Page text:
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  • Thermal diffusivity measurement of near‐pseudobinary HgCdTe solid and melt, Te‐rich HgCdTe and HgZnTe melts, and pure Te solid and melt by the laser flash technique

    Page(s): 4022 - 4028
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    The thermal diffusivities of mercury cadmium telluride, (Hg1-xCdx)1-yTey, and mercury zinc telluride, (Hg1-xZnx)1-yTey, with 0.55≤y≤1.0 and 0.0125≤x≤0.054 65, and of pure Te were measured from 350 to 850 °C by the laser flash technique. The diffusivity of near‐pseudobinary Hg1-xCdxTe solids decreased more rapidly with temperature approaching the melting point than did pseudobinary solids previously reported: The solid diffusivity for x=0.028 17 and y=0.55 was 0.83 mm2/s at 371 °C, decreasing to 0.22 mm2/s at 614 °C. The diffusivity of Te‐rich (Hg1-xCdx)1-yTey melt increased with x and with temperature: The melt diffusivity for x=0.039 36 and y=0.782 was 0.91 mm2/s at 485 °C, increasing to 4.93 mm2/s at 851 °C. For Te‐rich (Hg1-xZnx)1-yTey melt with x=0.0125 and y=0.7944 there appeared to be a minimum diffusivity of about 2.6 mm2/s near 690 °C. The thermal diffusivity of pure Te solid was 0.97 mm2/s at 300 °C and decreases to 0.64 mm2/s at 439 °C. The melt diffusivity of pure Te was 1.52 mm2/s at 486 °C, increased to 3.48 mm2/s at 584 °C. Experimental data presented can be used to calculate the thermal conductivity needed for designing systems capable of growing a better quality single crystal of these materials. View full abstract»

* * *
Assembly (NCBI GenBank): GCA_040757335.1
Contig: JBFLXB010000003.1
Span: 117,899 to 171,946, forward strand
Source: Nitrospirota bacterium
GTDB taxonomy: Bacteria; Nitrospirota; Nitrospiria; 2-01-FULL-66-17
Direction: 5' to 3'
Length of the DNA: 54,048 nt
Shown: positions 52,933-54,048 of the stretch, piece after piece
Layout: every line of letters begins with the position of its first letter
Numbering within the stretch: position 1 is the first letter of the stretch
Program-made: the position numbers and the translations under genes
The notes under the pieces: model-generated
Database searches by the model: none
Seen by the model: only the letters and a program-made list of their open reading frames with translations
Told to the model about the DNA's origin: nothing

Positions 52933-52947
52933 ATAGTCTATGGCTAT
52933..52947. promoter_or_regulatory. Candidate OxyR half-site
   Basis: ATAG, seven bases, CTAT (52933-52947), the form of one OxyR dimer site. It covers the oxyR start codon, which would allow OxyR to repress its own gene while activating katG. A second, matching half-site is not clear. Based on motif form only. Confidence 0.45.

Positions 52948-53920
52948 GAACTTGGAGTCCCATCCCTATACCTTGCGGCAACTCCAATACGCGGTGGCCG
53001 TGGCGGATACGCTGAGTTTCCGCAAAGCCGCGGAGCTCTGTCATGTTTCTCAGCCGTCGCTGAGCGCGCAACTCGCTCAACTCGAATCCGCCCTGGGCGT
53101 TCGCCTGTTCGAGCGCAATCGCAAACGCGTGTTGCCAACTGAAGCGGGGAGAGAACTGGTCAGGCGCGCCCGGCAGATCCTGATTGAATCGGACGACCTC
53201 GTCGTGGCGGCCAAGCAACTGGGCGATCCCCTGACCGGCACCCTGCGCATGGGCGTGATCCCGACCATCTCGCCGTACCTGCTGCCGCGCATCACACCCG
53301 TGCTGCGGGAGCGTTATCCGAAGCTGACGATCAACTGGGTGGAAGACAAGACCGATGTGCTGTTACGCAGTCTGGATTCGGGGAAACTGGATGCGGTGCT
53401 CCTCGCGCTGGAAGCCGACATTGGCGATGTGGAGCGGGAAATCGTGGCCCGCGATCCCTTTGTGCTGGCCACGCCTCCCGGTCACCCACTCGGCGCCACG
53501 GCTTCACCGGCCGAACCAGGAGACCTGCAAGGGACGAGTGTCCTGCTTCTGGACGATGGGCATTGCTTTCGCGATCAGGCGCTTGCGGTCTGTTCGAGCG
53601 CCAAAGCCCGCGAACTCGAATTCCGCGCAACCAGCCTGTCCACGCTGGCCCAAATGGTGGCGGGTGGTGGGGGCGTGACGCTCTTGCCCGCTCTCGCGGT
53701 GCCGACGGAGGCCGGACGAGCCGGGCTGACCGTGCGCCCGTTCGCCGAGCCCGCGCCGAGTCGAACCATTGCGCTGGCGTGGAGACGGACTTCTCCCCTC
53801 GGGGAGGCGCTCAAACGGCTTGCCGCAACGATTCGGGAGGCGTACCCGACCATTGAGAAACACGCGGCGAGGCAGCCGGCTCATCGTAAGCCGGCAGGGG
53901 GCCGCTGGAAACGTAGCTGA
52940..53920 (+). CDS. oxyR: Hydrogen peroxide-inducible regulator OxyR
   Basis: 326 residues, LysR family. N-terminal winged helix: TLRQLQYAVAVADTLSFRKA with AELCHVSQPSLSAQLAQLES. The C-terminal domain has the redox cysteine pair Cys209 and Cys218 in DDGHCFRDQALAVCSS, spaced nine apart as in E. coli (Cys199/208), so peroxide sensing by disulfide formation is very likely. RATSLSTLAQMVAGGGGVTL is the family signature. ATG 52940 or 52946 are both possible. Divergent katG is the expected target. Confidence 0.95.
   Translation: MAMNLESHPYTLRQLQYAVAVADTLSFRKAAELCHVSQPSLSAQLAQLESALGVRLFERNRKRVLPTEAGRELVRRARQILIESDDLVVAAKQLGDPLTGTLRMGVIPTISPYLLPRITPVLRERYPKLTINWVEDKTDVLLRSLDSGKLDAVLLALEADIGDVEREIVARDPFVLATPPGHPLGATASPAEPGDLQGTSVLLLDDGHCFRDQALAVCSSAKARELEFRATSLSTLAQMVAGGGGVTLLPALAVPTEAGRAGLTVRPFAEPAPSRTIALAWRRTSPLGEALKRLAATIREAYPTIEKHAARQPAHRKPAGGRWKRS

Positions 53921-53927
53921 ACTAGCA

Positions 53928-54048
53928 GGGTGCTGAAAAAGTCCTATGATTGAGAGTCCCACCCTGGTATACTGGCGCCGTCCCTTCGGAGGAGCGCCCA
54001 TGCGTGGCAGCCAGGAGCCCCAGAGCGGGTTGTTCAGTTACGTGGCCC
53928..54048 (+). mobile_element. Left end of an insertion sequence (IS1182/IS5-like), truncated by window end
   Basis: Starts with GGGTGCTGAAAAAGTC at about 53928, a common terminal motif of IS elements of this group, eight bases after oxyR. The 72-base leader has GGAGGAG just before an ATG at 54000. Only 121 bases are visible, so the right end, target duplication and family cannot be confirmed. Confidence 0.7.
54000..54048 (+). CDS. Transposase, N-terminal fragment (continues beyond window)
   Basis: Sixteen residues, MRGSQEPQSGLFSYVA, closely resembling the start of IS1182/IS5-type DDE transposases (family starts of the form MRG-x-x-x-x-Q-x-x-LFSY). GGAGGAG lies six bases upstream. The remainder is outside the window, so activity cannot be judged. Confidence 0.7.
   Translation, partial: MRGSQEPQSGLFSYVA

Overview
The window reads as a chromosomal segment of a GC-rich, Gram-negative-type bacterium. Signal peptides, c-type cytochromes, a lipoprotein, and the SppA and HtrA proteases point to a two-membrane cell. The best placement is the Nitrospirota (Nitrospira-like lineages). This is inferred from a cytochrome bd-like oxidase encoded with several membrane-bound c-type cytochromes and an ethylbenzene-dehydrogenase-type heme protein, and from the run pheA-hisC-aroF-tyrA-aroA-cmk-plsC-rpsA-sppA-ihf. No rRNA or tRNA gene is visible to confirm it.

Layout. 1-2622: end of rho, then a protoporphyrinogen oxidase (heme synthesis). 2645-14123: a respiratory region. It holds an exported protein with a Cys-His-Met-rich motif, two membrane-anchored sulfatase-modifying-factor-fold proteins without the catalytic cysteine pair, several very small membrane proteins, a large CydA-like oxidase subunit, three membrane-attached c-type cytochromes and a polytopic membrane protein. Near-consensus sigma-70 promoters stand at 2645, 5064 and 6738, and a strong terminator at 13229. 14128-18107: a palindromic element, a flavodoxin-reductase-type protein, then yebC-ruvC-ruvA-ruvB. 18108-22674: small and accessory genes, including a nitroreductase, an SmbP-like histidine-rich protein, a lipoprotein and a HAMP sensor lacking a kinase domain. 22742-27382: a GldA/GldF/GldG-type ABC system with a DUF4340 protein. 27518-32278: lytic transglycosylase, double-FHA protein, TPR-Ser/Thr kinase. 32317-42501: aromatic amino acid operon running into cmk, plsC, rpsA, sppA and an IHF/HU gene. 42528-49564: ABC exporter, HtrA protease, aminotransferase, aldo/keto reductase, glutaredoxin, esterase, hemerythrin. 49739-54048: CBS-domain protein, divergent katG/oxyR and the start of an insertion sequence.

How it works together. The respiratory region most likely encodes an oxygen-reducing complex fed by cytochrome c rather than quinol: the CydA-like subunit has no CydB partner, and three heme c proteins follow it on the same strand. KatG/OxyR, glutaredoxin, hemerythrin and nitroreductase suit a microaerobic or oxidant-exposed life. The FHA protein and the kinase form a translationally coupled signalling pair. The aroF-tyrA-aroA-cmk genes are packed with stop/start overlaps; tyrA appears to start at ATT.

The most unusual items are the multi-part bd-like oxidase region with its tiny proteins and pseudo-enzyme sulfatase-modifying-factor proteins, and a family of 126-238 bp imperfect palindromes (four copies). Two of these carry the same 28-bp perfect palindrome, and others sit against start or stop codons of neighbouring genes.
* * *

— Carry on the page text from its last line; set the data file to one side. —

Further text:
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  • Simple model of foam drainage

    Page(s): 4029 - 4035
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    A simple model of foam drainage is introduced in which the Plateau borders and quadruple junctions are identified with pools that discharge through channels to pools underneath. The flow is driven by gravity and there are friction losses in the exhausting channels. The equation of Bernoulli combined with the Hagen–Poiseuille equation is applied to describe the flow. The area of the cross section of the exhausting channels can be taken as a constant or may vary during drainage. The predictions of the model are compared with standard drainage curves and with the results of a recently reported experiment in which additional liquid is supplied at the top of the froth. View full abstract»

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  • Electric fields in high‐frequency parallel‐plate helium discharges

    Page(s): 4036 - 4044
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    Spatially and temporally resolved electric fields in the sheath region of a 13.56‐MHz, parallel‐plate helium discharge have been measured as a function of voltage, pressure, phase, bias, and electrode drive configuration. The electric field was determined from laser‐induced fluorescence measurements of the Stark structure of the n=11 singlet Rydberg manifold. Two‐dimensional maps of the electric field indicate that the field is uniform across a large fraction of the electrode diameter. Measured values of the sheath electric field are compared with the results of a hybrid Boltzmann‐equation–average‐equation simulation. View full abstract»

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  • Characterization of nanocrystallites in porous p‐type 6H‐SiC

    Page(s): 4045 - 4049